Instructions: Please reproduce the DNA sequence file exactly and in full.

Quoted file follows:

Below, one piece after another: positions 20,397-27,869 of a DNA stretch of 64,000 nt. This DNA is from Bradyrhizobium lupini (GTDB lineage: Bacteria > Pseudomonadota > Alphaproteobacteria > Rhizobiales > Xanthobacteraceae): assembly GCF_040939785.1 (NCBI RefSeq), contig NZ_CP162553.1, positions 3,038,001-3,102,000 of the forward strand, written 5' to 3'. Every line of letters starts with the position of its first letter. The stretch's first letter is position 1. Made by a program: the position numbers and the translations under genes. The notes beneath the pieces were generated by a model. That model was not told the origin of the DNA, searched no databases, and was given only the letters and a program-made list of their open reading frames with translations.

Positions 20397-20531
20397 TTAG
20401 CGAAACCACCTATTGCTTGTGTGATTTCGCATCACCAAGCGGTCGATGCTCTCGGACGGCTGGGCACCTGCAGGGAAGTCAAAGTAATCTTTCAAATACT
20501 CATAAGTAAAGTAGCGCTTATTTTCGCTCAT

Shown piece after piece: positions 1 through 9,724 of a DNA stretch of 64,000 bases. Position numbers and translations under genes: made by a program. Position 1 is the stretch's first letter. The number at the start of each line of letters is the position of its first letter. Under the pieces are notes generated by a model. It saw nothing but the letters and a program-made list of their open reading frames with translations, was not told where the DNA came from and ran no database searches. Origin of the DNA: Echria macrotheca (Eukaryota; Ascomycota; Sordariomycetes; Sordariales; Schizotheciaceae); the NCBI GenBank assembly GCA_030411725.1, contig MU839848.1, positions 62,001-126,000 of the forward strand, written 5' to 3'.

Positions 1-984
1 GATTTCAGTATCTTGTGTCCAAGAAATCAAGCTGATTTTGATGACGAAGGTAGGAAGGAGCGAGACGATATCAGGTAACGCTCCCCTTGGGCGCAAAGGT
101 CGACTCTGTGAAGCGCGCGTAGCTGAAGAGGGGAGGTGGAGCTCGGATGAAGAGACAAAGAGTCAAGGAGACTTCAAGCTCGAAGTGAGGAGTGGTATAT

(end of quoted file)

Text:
Below, one piece after another: positions 20,397-27,869 of a DNA stretch of 64,000 nt. This DNA is from Bradyrhizobium lupini (GTDB lineage: Bacteria > Pseudomonadota > Alphaproteobacteria > Rhizobiales > Xanthobacteraceae): assembly GCF_040939785.1 (NCBI RefSeq), contig NZ_CP162553.1, positions 3,038,001-3,102,000 of the forward strand, written 5' to 3'. Every line of letters starts with the position of its first letter. The stretch's first letter is position 1. Made by a program: the position numbers and the translations under genes. The notes beneath the pieces were generated by a model. That model was not told the origin of the DNA, searched no databases, and was given only the letters and a program-made list of their open reading frames with translations.

Positions 20397-20531
20397 TTAG
20401 CGAAACCACCTATTGCTTGTGTGATTTCGCATCACCAAGCGGTCGATGCTCTCGGACGGCTGGGCACCTGCAGGGAAGTCAAAGTAATCTTTCAAATACT
20501 CATAAGTAAAGTAGCGCTTATTTTCGCTCAT

Shown piece after piece: positions 1 through 9,724 of a DNA stretch of 64,000 bases. Position numbers and translations under genes: made by a program. Position 1 is the stretch's first letter. The number at the start of each line of letters is the position of its first letter. Under the pieces are notes generated by a model. It saw nothing but the letters and a program-made list of their open reading frames with translations, was not told where the DNA came from and ran no database searches. Origin of the DNA: Echria macrotheca (Eukaryota; Ascomycota; Sordariomycetes; Sordariales; Schizotheciaceae); the NCBI GenBank assembly GCA_030411725.1, contig MU839848.1, positions 62,001-126,000 of the forward strand, written 5' to 3'.

Positions 1-984
1 GATTTCAGTATCTTGTGTCCAAGAAATCAAGCTGATTTTGATGACGAAGGTAGGAAGGAGCGAGACGATATCAGGTAACGCTCCCCTTGGGCGCAAAGGT
101 CGACTCTGTGAAGCGCGCGTAGCTGAAGAGGGGAGGTGGAGCTCGGATGAAGAGACAAAGAGTCAAGGAGACTTCAAGCTCGAAGTGAGGAGTGGTATAT